In the years after the war, Sherman was actually more popular in the south than many today would think possible. “Southern generals who published their memoirs during this period disagreed with Sherman on aspects of the war, mostly on questions of strategy and the ratings of certain generals. Even the most critical of memoirs stopped well short of accusing Sherman of outright brutality as Hooker had done.” [p. 62] Joseph Hooker had claimed Sherman was brutal, but he had an axe to grind because Sherman passed him over for command of the Army of the Tennessee, instead giving that command to Oliver O. Howard, which led Hooker to submit his resignation in a pique. Both Joseph Johnston and John Bell Hood reached out to Sherman after the war. “Had Sherman been the ‘Merchant of Terror’ as later historians portray him, it seems unlikely that his wartime antagonists would have sought him out for friendship or help.” [p. 64]
For the first fifteen years after the war, in fact, Sherman was viewed positively in the South. “During Reconstruction he was the political ally of the South, from his surrender terms to Johnston to his stand against the Ku Klux Klan Acts and his less than lukewarm acceptance of African Americans in the army. This, of course, would not last, however. As the generation that fought the war aged and their children became adults, Southerners began to look at their war in a different way. The antebellum period was romanticized as were the men who fought to preserve that way of life. This view of the Confederacy became so strong it became almost a secular religion. The trinity of this religion were Thomas ‘Stonewall’ Jackson, Robert E. Lee, and Jefferson Davis. Of the three, Sherman criticized two of them severely. Heresy was Sherman’s real crime.” [p. 88]
With the rise of the lost cause lies, Sherman’s reputation began to suffer. One lost cause publication, Confederate Veteran, polluted the historical record in particular. Based in Tennessee, it focused primarily on the Western Theater, and made Sherman a particular target. “John Bell Hood and later Braxton Bragg ordered Wheeler to destroy everything that could be used in front of Sherman. Wheeler would be strongly defended against these charges by Lost Cause historians. He had to be. If Wheeler’s men, along with Confederate conscription agents, had been responsible for many of the things that Sherman’s men were blamed for, it would be a serious blow to Lost Cause mythology. To trace over the map of Georgia, to determine who was responsible for what, would be a nearly impossible task. However, there are letters to the editors of Southern newspapers that predate Sherman’s March to the Sea complaining of ‘Wheeler’s Men.’ According to an article in the Fayetteville Observer during the war, General Wheeler was so distressed about the poor reputation his command was receiving that he sent a detachment to the rear of Sherman’s army to ‘apprehend the marauders.’ According tot he report, these men were Confederate deserters and convicts from the state prison at Milledgeville. No mention was made of stragglers from the Union army.” [p. 112]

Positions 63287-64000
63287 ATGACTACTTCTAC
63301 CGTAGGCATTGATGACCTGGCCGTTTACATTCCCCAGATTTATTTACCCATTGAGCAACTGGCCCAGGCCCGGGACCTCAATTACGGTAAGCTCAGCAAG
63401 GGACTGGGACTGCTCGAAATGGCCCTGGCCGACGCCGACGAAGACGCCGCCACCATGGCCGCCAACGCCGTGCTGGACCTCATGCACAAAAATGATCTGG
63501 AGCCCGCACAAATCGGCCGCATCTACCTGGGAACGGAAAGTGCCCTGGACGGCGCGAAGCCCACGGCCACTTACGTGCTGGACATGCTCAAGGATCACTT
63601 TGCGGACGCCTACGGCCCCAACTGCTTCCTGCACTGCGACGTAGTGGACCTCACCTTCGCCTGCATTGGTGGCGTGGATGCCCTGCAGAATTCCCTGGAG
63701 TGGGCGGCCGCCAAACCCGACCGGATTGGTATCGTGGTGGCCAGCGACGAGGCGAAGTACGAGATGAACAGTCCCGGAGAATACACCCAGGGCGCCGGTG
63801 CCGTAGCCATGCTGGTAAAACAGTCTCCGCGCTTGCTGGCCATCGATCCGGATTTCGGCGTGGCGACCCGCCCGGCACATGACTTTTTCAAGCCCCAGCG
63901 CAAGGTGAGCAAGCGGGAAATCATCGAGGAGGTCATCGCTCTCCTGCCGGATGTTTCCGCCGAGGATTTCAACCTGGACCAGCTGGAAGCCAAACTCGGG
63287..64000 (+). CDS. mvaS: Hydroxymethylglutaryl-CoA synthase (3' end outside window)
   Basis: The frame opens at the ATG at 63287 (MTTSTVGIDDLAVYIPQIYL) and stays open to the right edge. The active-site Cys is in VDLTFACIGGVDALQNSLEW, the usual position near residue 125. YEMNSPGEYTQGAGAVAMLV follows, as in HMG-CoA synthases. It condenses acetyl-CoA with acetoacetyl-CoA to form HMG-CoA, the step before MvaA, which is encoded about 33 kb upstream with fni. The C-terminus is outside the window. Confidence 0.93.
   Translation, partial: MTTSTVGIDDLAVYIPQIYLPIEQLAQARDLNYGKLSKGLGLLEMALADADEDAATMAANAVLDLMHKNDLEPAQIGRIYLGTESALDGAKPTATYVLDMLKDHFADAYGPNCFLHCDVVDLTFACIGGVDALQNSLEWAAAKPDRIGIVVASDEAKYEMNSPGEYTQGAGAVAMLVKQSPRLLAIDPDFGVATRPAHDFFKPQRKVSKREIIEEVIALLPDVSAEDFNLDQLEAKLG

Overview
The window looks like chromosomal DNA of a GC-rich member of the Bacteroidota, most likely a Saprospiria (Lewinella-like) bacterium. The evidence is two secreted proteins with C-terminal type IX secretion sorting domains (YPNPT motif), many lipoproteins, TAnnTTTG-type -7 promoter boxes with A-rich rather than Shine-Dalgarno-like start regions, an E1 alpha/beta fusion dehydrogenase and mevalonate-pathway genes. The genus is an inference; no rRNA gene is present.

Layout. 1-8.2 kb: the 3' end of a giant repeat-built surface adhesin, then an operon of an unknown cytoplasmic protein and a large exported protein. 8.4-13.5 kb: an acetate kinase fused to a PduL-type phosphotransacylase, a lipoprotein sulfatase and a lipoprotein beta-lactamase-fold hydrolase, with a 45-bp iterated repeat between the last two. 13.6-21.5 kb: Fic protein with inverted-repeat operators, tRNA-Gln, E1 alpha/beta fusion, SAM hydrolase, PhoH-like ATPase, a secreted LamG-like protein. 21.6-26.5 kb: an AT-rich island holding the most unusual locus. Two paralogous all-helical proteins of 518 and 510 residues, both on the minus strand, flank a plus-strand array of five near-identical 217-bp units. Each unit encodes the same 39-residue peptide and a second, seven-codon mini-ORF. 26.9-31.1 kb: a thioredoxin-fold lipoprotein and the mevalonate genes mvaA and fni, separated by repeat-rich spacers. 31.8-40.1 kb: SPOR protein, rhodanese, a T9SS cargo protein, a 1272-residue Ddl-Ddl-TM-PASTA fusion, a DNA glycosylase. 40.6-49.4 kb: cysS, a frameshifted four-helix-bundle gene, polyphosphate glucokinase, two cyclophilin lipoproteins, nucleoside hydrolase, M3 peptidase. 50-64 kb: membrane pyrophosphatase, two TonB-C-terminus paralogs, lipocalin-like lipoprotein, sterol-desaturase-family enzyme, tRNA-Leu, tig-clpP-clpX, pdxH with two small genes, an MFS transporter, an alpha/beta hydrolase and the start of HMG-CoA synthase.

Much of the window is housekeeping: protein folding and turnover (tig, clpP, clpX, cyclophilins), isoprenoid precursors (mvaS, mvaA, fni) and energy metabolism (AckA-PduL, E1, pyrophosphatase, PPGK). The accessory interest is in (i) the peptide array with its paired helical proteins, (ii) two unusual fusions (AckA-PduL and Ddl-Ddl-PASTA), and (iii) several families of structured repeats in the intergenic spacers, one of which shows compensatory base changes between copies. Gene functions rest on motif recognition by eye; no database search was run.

Sherman’s portrayal in film and novels helped to establish the false view of him as a brutal officer. And the United Daughters of the Confederacy and the Sons of Confederate Veterans contributed their own phony histories. Over time, the view became widespread that Sherman was responsible for wholesale destruction. While there was some destruction not related to military necessity caused by some Union soldiers, Sherman’s reputation over the years has gone far beyond what can be supported by the actual historical record.
This is a good book for understanding how Sherman’s image in the South changed from generally positive to mostly negative. There are a couple of problems, though. The editor didn’t do a great job, as several typos made their way into the book, and on Page 8 the author asserts Sherman didn’t own any slaves. We know that Sherman had owned a slave in Mobile and a slave in Charleston before the war, but at some point prior to 1860 appears to have gotten rid of both of them. While the errors are a bit frustrating, I can still recommend this book for anyone seeking to understand the change in attitude toward Sherman.